Cinematographer wins feature honor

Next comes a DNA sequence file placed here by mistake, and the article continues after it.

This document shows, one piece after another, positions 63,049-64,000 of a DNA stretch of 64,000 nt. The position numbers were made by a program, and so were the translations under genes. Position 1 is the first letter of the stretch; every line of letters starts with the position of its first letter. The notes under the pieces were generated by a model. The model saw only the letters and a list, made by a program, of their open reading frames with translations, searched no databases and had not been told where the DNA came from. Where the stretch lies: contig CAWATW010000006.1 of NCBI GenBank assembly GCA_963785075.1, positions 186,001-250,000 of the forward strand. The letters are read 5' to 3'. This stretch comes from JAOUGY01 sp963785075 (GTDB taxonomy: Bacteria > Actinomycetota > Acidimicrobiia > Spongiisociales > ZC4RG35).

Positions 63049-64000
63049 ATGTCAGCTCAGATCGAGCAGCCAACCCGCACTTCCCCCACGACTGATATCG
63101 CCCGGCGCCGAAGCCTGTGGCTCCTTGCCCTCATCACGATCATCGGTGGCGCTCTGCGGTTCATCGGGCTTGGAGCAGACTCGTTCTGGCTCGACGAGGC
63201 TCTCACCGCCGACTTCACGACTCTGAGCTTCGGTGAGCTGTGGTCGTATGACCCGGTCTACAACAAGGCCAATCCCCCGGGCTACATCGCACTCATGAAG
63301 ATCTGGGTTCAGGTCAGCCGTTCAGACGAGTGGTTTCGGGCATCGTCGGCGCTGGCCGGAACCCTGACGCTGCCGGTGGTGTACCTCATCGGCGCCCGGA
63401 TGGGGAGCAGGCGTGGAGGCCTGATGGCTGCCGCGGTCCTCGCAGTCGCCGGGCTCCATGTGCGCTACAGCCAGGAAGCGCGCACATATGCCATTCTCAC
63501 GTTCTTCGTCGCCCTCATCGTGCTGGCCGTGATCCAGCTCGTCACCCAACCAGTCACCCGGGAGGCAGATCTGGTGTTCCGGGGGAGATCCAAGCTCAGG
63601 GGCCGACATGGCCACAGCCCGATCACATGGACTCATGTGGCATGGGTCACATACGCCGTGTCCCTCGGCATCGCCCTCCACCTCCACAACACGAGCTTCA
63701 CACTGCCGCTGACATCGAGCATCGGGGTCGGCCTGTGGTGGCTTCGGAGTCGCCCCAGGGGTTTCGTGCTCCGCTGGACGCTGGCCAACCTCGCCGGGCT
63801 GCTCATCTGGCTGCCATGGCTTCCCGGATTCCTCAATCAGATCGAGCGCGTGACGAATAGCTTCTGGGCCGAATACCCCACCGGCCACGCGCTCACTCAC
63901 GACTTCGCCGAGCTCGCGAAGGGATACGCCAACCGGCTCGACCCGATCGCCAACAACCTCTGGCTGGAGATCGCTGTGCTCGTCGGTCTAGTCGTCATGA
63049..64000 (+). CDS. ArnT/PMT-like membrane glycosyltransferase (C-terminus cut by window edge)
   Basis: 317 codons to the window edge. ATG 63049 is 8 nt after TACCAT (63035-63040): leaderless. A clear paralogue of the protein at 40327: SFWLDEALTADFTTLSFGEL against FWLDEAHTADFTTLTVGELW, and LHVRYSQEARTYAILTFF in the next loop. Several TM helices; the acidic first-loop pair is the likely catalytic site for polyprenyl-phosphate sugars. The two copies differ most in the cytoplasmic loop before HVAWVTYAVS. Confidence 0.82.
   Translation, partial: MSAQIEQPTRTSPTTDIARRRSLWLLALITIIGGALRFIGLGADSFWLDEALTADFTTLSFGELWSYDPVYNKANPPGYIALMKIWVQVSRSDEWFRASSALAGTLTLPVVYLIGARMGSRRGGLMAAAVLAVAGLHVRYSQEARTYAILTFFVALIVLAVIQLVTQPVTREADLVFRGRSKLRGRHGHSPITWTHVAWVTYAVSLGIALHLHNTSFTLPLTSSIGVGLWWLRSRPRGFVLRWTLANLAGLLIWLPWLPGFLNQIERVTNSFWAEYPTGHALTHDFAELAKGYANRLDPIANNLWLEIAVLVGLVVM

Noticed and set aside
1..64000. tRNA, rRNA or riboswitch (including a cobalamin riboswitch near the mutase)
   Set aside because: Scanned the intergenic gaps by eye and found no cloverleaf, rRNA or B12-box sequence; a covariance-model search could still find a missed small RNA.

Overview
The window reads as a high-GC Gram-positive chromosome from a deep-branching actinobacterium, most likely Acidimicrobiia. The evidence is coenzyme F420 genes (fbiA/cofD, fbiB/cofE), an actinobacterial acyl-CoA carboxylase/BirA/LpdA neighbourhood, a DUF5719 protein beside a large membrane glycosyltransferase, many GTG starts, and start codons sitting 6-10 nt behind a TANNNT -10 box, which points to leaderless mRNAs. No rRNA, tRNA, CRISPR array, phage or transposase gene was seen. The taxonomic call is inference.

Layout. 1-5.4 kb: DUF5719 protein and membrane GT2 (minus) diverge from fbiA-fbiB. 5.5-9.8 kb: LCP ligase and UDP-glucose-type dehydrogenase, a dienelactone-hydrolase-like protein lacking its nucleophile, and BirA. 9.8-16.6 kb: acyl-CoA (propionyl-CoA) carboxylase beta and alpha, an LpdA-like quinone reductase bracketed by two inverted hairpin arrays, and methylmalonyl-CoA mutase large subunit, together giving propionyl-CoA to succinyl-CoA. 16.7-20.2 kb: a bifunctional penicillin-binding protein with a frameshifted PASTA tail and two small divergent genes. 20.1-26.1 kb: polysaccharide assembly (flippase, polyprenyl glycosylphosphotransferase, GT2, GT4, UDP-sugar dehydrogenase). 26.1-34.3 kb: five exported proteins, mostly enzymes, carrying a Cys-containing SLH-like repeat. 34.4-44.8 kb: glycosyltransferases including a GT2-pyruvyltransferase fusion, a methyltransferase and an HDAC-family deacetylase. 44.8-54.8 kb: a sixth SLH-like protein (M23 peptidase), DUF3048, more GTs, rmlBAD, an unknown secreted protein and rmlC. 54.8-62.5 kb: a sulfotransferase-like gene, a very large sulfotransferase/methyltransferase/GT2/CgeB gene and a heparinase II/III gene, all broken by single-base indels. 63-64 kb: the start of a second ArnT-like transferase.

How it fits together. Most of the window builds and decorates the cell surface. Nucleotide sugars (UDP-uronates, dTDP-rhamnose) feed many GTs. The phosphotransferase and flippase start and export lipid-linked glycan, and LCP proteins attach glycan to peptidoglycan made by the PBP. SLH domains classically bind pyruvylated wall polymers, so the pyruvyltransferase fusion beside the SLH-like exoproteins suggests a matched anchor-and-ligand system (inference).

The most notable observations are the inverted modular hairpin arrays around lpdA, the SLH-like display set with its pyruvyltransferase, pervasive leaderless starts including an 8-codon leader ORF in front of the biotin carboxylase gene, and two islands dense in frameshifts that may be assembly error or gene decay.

Robert Elswit staved off a tough field Saturday night at the American Society of Cinematographers awards ceremony when he topped the feature competition for his work on Paul Thomas Anderson’s “There Will Be Blood.”“I just think it’s impossible to pick these five films apart from one another,” said Elswit, who has shot all of Anderson’s movies dating back to the filmmaker’s 1996 feature debut “Hard Eight.” “I’m really lucky that Janusz (Kaminki) did extraordinary work a year after he resigned from the ASC, and that Roger (Deakins) is competing with himself. To avoid this (from happening again) there should probably be a category called ‘best cinematography in a movie by Roger Deakins.” As Elswit suggested, it’s anybody’s guess as to whether Deakins’ two noms, for “No Country for Old Men” and “The Assassination of Jesse James by the Coward Robert Ford,” might have split the vote in Deakins’ disfavor. With the ASC’s nominees in perfect alignment with those of the Academy for only the second time in the ASC’s 22 years of bestowing awards, one might view Elswit’s ASC win as an Oscar bellwether. But given that the ASC’s 298 members only represent a fraction of the Acad’s 6,500-plus strong who are eligible to vote for Oscar’s winning cinematographer, it’s more like comparing apples and oranges. The last time the two organizations matched noms, John Seale won both contests for “The English Patient,” a film with which this year’s “Atonement” — shot by ASC and Oscar nominee Seamus McGarvey — has been often compared. Like that of Deakins, Elswit’s skill is evident in more than one film released this year; he also shot “Michael Clayton,” whose star, George Clooney, worked with Elswit on “Good Night, and Good Luck.” Others taking home awards from the Hollywood and Highland Grand Ballroom included Aussie d.p. Ben Nott, who won in the movie/miniseries/pilot category for TNT’s “The Company”; and Glen Winter, who aced the episodic TV award for “Noir,” an episode of CW’s “Smallville.” As is the case every year, honorary awards dominated the evening, with Annette Bening being given the Board of Governors Award; Stephen Burum, a frequent collaborator with Brian De Palma, accepting the org’s Lifetime Achievement Award; Brit lenser Walter Lassally (“Tom Jones,” “A Taste of Honey”) being honored with the International Award; George Spiro Dibie awarded the Career Achievement in Television kudo; and visual effects wizard Richard Edlund accepting the Presidents Award.
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